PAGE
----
Ruth Leff Siegel Award

We are thrilled to announce the winners of the 2020 Ruth Leff Seigel Awards for pancreatic cancer research, Tannishtha Reya, PhD and Iok In Christine Chio, PhD. Each year, The Siegel family entrusts the Pancreas Center to identify the investigator, or team of investigators, who has had the most impactful contribution to the understanding/treatment/advancement of pancreatic cancer. They consider efforts in pancreatic cancer research, including but not limited to basic biology, population biology, public health, and/or translational science. Not only do the winners of the Ruth Leff Siegel Award have a track record of high-quality work in the field, they have also contributed to our understanding of pancreatic cancer in the past year, and will continue to do so in the future.


2020 National Awardee

Tannishtha Reya, PhD

Tannishtha Reya, PhDDr. Reya leads a laboratory focused on studying the signals that control self-renewal of stem cells, and how these signals are hijacked to fuel cancer growth. The lab has three primary areas of interest: analyzing the role of developmental signals in stem cells and cancer, defining mechanisms that initiate stem cell regeneration after injury and developing high-resolution imaging strategies to visualize the behavior of living stem cells during growth, regeneration, and cancer formation. These studies have implications not only for understanding the basic mechanisms that regulate normal and oncogenic self-renewal, but also for enhancing stem cell based therapies for human disease.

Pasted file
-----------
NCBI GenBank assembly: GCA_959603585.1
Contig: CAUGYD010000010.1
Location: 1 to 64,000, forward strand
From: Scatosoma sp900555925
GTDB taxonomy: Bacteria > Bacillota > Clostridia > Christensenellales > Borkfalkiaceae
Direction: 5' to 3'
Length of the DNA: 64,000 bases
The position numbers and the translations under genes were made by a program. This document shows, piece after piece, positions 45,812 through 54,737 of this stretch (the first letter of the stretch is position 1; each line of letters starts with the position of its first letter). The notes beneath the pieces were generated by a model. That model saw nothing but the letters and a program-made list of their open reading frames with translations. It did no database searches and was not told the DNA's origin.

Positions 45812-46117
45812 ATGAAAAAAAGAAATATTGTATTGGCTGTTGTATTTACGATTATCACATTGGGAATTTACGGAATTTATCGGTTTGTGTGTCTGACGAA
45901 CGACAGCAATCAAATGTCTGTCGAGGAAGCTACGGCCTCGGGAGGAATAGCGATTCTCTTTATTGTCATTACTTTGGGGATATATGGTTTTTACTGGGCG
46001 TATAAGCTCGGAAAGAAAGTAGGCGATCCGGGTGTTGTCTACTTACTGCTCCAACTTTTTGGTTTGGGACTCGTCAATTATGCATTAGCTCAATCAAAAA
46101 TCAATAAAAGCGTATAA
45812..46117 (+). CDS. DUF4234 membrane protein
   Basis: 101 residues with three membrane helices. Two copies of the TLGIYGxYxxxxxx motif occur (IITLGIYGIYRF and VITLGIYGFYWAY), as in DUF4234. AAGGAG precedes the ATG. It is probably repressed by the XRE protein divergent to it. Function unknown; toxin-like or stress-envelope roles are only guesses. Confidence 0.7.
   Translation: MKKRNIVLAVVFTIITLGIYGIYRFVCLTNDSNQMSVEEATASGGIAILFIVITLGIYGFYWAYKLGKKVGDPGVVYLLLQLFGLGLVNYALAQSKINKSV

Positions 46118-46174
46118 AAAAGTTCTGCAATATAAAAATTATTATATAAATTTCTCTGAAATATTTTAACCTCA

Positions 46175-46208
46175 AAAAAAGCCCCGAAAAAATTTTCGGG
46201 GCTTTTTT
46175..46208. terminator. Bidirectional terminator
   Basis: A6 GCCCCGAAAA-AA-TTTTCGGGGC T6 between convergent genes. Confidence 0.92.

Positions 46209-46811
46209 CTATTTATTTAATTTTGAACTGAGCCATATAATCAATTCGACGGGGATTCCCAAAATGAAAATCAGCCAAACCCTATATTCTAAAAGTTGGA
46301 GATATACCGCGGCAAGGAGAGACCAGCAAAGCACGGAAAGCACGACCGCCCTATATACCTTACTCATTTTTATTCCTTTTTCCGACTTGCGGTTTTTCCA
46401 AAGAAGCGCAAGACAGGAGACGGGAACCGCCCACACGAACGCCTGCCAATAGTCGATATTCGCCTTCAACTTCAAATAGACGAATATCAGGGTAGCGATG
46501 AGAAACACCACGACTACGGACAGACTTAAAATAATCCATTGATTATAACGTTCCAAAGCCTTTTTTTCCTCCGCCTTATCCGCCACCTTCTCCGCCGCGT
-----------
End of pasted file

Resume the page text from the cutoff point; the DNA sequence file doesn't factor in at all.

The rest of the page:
Past National Awardees
  • Dr. Christine Iacobuzio-Donahue, 2019
  • Dr. Harvey Risch, 2018
  • Dr. George Miller, 2017
  • Dr. Raghu Kalluri, 2016
  • Dr. Steven Leach, 2015
  • Dr. Alex Kimmelman, 2014
  • Dr. Ralph Hruban, 2013

2020 Columbia University Irving Medical Center Awardee

Iok In Christine Chio, PhD

Iok In Christine Chio, PhDDr. Chio studies Pancreatic ductal adenocarcinoma (PDAC) that represents the third leading cause of cancer death in the United States. Lethality of PDA owes largely to the advanced disease stage at the time of diagnosis and to its profound resistance to existing therapies. Targeted therapy is a cornerstone of precision medicine, and is currently the focus of much anticancer drug development. However, in the context of pancreatic cancer, no chemical inhibitors exist for the most common KRAS mutations (G12D, G12V) even though it is well established that the oncogenic KRAS promotes drug resistance. Thus, a detailed understanding of the role of specific genetic lesions and their signaling surrogates in the initiation and progression of PDA is critical to improving treatment efficacy and patient outcome for this disease. Using genetically engineered mouse models and ex vivo culture systems, the Chio lab seeks to understand the basic mechanisms underlying PDAC biology such that vulnerabilities can be identified and tested for therapeutic intervention.

Past Columbia University Irving Medical Center Awardees
  • Dr. Andrea Califano, 2019
  • Dr. John Chabot, 2018
  • Dr. Susan Bates, 2017
  • Dr. Timothy C. Wang and Professor Jeanine Genkinger, 2016
  • Dr. Kenneth Olive, 2015
  • Dr. Gloria H. Su, 2014
  • Dr. Robert Lance Fine, 2013